I hit the turnaround for the second loop and there was Mr. Blue. I went by him fast so that he couldn’t see my number or age on the calf. I talked to him after the race. He had no clue where I passed him. It must have been the uniform. I kept the pressure on and continued to lift the heart rate as I progressed through the course. I didn’t want anyone coming up on me from behind.

When I hit the 10 mile mark, I felt pretty good. I started calculating when I thought I would finish. The watch said 4:31. Brian Keast’s best time in the age group a few years back was 4:51. If I could run a 20 minute 5k, I might be able to get close. It was time to spill the guts. I knew if I didn’t have a major meltdown and crash, the Kona slot and age group win would be mine. I finished my hammer gel and made the transition to coke here. I made sure to continue with the water because it seems, through past experience, I cramp after switching to coke. I have yet to discover a scientific reason for it, but I’m sure the good folks at Hammer will know.

I kept up a strong pace. I felt like I was in the zone. I saw Dana on my last mile push. She was having a great race and was psyched that she was in second place in her age group. I gave her a high five and moved on. I could hear the race announcer in the distance. I made the left turn uphill on Company Street to Prince, after that it was all downhill on King Street to the finish. I was able to lift the heart rate to 174 on this section and went after a younger guy who appeared to be struggling. I hit the finish line strong and raised the fists for my own private victory. The time was 4:53:41. I ran a 1:37.06(fastest split in the age group by 3 minutes) I had done what I had come here to do. I secured a slot to Kona, and won the age group. I won it buy over 7 minutes, Mr.Black rolled in at 5:00.50 for second.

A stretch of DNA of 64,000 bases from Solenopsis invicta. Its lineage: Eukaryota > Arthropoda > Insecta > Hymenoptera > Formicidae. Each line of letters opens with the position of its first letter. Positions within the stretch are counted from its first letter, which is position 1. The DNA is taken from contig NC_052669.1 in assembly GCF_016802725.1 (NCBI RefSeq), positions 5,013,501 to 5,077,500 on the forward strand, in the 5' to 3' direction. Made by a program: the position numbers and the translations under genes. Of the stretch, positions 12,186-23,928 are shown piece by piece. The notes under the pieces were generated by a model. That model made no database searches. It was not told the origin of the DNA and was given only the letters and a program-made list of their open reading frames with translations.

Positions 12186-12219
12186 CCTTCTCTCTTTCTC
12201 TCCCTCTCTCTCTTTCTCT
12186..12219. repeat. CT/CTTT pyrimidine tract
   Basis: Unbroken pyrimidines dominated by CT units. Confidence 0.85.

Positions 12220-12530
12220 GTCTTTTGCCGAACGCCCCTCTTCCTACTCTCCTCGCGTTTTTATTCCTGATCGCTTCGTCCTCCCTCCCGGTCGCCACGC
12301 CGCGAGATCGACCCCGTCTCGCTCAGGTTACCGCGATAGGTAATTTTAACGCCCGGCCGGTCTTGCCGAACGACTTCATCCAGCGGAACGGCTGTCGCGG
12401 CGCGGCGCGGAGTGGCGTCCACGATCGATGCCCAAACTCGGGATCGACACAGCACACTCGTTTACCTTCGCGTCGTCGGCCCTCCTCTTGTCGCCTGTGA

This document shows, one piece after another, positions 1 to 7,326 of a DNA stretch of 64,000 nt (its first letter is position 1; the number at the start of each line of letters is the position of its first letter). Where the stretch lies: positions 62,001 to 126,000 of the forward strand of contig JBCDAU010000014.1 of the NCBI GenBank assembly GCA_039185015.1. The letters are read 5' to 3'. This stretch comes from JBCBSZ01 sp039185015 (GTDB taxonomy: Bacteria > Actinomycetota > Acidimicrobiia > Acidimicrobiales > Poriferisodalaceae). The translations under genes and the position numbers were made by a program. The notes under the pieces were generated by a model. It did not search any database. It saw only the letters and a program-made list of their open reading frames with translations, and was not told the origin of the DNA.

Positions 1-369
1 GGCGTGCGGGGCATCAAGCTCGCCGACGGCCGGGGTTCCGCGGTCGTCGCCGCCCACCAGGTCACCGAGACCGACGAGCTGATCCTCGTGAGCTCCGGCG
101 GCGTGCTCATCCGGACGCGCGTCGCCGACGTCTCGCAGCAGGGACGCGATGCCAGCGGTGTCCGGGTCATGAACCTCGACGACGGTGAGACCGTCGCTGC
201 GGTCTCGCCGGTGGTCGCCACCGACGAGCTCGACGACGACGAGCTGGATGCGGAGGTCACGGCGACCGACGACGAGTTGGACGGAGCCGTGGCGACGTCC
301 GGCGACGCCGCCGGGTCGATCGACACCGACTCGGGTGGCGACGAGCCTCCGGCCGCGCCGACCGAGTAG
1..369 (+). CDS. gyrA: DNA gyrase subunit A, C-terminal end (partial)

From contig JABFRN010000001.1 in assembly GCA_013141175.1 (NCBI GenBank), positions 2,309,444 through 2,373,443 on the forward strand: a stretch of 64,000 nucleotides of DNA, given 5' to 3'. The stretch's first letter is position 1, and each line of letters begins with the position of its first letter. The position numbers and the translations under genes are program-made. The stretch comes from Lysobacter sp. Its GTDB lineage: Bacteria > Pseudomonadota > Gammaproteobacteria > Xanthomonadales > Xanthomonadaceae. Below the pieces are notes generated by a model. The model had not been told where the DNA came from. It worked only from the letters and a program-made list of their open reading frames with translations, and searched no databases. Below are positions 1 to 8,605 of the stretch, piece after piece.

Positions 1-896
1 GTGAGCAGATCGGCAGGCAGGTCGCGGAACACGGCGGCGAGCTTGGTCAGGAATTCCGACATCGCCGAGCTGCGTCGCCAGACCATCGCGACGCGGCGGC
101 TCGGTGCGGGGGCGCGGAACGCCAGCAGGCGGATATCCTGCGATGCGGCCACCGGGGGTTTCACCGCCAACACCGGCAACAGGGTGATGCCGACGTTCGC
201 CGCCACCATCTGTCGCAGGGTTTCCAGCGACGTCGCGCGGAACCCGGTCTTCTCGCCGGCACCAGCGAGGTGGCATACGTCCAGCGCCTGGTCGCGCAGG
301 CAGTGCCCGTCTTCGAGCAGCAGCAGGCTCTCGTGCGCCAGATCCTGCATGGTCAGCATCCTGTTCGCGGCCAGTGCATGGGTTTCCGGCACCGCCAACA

Looking back at past results, my time was the same Kevin Moats had done in 2003 and close to Brian Keast’s 4:51 in 2005. These guys went on to do some great things in Kona. However, it’s difficult to compare past results because the conditions are always different. At any rate, my time compares with some good company.

Patrick High, a 44 year old, and also a Hammer Nutrition athlete, spanked me with a 4:42 and was 3rd in the 40-44 age group.I can’t get too excited about my performance; there is always someone, somewhere that can humble me even when I have had a great race. I will see a lot of those people in Kona in October. I’m just so happy that I get the opportunity to test myself against the world’s best over that epic course, and I intend to be ready for that challenge.


Bandersnatchi said...

First, let me say congratulations. I will look out for you in Kona if I get there this year - to watch, I won't be qualifying.

I'd like to add that your blog account of your race is the most insightful one I have ever read. Your attention to detail including wattage and BPM is a standard of excellence in race prep. - a tribute to both you and your coach.

I'd reccommend to all who fancy their chances at Kona to read it and learn from it.

It is seldom that we hear about the competition factor in AGs - we almost never see other direct competitors, at least I don't. Once I hit the bike I'm steady and no one behind me is likely to catch up . In the mid-pack you tend to ride with the same 25 or so people all day swapping places on hills and descents. The second half of my run is usually conducted in the dark, and again, no one at that level is running negative splits. So I really enjoyed reading about the "racing" aspect of your St. Croix triumph.

all the best in Kona,


Rob Chance said...

Thanks for the kind words. People usually don't know about the race going on within the race. I think these reports can help MOP athletes improve their game and focus on and meet their goals.

I hope I see you in Kona or Canada for that matter. My wife will be racing in Canada and I am going to do a training camp there.